Former US ambassador to Russia and ardent Kremlin critic, Michael McFaul, has shared with his 25,000 Facebook followers a call to kill Russian state officials. The repost has since been deleted.
McFaul, who served as America's Ambassador to Russia from 2012 to 2014, shared a post from the "Russian Regions" anti-government group, which have called for mass protests against the Kremlin, using Iran as an example.
“300,000 Iranians are marching to lynch local Chekists [intelligence officers] – and what have you done for Russia?” the message by online user Yana Sizikova said in Russian, along with video footage of a massive crowd of protesters. The word Chekists derives from Cheka, which was the Soviet domestic intelligence service from 1917 to 1922.
#Obama frm ambassador to #Russia reposting not just your regular incitement of violence but an actual call to murder state employees. Translation: 300,000 Iranians are heading to hang local security forces and what have u done for Russia pic.twitter.com/KkOk3Go9ZQ
— Oksana Boyko (@OksanaBoyko_RT) January 1, 2018
Users were quick to point out that the video in the post was not from Iran, but from the 2011 Arab Spring uprising in Bahrain. The Bahraini flags are clearly visible in the video.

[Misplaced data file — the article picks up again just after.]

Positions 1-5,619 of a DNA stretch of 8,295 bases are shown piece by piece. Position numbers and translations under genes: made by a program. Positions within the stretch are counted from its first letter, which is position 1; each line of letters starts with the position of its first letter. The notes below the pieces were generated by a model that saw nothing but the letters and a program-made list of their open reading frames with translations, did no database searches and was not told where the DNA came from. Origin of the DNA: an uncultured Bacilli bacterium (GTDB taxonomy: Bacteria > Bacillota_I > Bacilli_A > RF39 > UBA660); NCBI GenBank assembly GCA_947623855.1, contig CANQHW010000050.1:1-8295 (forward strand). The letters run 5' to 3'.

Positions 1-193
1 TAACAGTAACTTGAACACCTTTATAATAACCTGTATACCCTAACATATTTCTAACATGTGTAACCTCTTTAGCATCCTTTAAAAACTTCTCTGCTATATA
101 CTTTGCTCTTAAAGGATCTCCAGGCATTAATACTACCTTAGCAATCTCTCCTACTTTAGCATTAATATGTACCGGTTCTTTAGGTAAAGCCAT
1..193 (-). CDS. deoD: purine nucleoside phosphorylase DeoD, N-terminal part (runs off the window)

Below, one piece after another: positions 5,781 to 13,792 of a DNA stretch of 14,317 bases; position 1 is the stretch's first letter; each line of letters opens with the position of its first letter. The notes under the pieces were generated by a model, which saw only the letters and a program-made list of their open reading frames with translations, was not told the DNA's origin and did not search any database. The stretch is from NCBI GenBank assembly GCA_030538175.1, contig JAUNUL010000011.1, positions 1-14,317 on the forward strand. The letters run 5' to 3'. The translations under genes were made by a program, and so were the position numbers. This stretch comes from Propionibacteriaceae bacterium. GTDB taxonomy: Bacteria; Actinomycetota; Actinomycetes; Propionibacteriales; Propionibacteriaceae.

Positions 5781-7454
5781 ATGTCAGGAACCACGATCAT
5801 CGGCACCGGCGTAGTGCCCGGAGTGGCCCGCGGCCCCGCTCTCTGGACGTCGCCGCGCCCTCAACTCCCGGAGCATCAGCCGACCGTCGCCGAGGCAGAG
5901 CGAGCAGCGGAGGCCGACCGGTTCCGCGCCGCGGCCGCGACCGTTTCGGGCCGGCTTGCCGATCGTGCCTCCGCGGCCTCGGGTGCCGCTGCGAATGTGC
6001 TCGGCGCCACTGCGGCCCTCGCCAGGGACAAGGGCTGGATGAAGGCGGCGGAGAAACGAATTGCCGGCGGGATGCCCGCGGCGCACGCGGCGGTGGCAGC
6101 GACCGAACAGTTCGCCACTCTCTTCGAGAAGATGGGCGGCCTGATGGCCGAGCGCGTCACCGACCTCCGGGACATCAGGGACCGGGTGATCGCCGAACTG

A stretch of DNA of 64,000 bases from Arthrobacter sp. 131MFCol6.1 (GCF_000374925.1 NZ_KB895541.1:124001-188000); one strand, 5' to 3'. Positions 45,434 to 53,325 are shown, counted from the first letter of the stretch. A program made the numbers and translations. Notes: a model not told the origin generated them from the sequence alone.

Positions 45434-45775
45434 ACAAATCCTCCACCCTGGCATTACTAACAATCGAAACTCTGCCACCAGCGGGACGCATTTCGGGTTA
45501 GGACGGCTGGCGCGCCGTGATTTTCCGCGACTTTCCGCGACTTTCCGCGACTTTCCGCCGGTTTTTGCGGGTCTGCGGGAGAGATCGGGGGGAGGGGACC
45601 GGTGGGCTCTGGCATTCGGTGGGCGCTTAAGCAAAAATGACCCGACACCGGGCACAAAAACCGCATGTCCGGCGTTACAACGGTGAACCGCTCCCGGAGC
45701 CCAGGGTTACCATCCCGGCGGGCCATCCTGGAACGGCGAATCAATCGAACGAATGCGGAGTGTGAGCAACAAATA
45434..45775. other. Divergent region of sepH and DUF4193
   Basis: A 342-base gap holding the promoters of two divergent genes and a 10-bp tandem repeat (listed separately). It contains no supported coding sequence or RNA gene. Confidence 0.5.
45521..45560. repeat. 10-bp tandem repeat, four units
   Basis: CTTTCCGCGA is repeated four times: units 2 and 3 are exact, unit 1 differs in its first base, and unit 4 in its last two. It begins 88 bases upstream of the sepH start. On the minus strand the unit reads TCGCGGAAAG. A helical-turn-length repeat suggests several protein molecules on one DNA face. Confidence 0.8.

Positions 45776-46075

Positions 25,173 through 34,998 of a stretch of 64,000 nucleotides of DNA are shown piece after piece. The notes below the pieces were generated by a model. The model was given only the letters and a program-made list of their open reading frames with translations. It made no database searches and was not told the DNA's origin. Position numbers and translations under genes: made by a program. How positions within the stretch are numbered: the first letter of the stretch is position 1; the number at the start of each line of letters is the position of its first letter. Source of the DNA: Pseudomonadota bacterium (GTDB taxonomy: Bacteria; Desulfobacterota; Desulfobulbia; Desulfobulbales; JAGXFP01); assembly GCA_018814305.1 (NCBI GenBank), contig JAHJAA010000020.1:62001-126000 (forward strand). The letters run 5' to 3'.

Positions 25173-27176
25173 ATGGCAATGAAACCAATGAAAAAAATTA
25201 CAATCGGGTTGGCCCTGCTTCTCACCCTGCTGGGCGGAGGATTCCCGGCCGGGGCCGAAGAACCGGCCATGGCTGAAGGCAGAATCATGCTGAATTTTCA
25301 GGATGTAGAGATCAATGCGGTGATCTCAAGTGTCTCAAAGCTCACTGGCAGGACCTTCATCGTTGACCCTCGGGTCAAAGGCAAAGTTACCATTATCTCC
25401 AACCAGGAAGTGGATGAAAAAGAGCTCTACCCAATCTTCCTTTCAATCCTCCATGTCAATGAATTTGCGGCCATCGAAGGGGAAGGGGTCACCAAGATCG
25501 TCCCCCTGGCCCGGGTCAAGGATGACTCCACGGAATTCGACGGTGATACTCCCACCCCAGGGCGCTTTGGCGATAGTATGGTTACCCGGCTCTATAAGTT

في فبراير ٢٠١١ خرج اكثر من ٣٠٠ الف مواطن من سكان البحرين حاملين إعلام #البحرين ومطالبين بحقوقهم فتم تخوينهم و وصفهم با احقر الألفاظ و وقفت جميع أنظمة الخليج ضدهم
— BAHRAINDOCTOR (@BAHRAINDOCTOR) December 31, 2017
This was the only problem McFaul saw with the original post. Embarrassed at having soiled his hands with fake news, he deleted his repost and apologized for having shared something “mislabeled by someone else.”
He felt no need to apologize for the way the post incited Russians to kill their own state employees, though.
The year-old "Russian Regions" anti-government group, which McFaul so generously promoted, is never shy of agitating for revolution in Russia. It has been using the protests in Iran to illustrate those calls ever since they erupted on December 28. The group's questionable newsfeed over the developments in Iran forced Twitter to suspend the "Russian Regions" account – which Sizikova immediately blamed on "Putin's agents" in Twitter's employ.
Sizikova's own page links to an anti-government website, apparently started in 2017, as Russia prepares for the 2018 presidential election. Oh, and also to an Instagram page with pictures of semi-nude women.